Ranking Every Villain In The Deadpool Movies

Ranking Every Villain In The Deadpool Movies

From memorable characters like Cable to forgettable ones like Ajax, the villains in Ryan Reynolds’ Deadpool movies have been a mixed bag.

Ryan Reynolds worked for years to get a Deadpool movie off the ground. He’d previously played the role in X-Men Origins: Wolverine, but he was relegated to a supporting role and the Merc with a Mouth had his mouth sewn shut, so it wasn’t particularly faithful to the source material. The long-awaited solo film was given a conservative budget (at least for a comic book movie), because it didn’t seem conceivable that an R-rated fourth-wall-breaking superhero comedy could be a hit. Of course, when the movie finally hit theaters, the gamble paid off. It broke all kinds of blockbuster records for R-rated movies and launched a lucrative franchise.

RELATED: Superhero Landing & 9 Other Classic Gags From The Deadpool Movies

In the Deadpool movies, Wade Wilson has battled some of the most iconic villains from the Marvel Comics universe. From Cable to the Juggernaut, the Deadpool films have given fans plenty of memorable live-action portrayals of beloved baddies. But the franchise also has some forgettable villains, like Ajax (a.k.a. Francis) and Black Tom Cassidy.

6 Ajax

Ed Skrein as Ajax in Deadpool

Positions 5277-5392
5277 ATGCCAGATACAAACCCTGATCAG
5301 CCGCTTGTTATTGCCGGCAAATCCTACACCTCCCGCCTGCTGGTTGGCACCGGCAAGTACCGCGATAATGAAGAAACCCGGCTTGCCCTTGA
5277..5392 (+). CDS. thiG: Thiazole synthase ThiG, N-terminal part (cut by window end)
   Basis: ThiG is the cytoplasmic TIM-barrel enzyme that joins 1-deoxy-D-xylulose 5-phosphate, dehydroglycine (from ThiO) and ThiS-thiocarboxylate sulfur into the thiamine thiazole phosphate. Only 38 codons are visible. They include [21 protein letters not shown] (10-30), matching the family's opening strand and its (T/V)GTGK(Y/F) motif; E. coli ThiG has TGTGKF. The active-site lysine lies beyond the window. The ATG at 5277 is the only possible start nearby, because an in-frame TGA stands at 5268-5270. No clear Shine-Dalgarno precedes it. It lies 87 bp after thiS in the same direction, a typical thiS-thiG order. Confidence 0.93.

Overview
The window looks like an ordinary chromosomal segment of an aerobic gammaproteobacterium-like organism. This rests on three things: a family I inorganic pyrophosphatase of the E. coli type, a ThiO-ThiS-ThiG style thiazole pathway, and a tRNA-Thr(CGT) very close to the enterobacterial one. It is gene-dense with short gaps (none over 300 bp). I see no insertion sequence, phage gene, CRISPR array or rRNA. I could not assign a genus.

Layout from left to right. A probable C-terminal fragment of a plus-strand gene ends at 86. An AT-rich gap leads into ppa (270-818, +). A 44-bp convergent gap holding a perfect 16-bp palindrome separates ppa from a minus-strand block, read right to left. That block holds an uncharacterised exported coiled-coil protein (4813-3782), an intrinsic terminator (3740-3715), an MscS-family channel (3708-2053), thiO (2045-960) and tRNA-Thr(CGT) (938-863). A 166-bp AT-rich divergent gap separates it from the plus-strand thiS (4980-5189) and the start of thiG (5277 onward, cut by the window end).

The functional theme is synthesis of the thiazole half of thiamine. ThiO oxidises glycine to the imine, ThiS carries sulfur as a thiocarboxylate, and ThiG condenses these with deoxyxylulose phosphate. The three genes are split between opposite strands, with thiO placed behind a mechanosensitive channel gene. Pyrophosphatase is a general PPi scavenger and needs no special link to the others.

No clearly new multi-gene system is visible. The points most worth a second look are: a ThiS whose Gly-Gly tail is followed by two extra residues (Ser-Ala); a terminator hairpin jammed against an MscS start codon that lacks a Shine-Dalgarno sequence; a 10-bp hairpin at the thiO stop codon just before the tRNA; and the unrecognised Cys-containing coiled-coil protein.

Better known by his real name Francis, Ajax is the main villain of the first Deadpool movie. He’s responsible for Wade Wilson’s mutation, as he takes him in, promises to cure his cancer, and turns him into an invincible killing machine. This, of course, turns out to be a big mistake as Wade commits himself to using those newfound powers to track down and kill Francis.

Ed Skrein couldn’t replace Jason Statham in the Transporter franchise and he couldn’t make for a memorable villain in Deadpool. While the movie itself was a refreshing change of pace, Francis is the same one-note, generically evil bad guy seen in countless other comic book blockbusters. His enhanced strength is a pretty common superpower and his characterization is one-dimensional and mediocre.

5 Black Tom Cassidy

Jack Kesy as Black Tom Cassidy in Deadpool 2

Black Tom Cassidy only appears briefly at the mutant prison in Deadpool 2. He confronts ‘Pool in the cafeteria, which inspires Firefist to use violence to solve his problems. This take on the character is very thinly drawn, so there’s not a lot that Jack Kesy can do with the material. His role in the sequel was so drastically reduced that he might as well have been cut from the script entirely.

RELATED: 10 Behind-The-Scenes Facts About The Deadpool Movies

This role could’ve been filled by pretty much any villain. The fact that it’s Black Tom Cassidy just sets up yet another tired gag making fun of a comic book character’s name. The character’s function in the plot is to influence Firefist’s burgeoning villainy, but his friendship with the Juggernaut already established that.

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4 Juggernaut

Juggernaut in Deadpool 2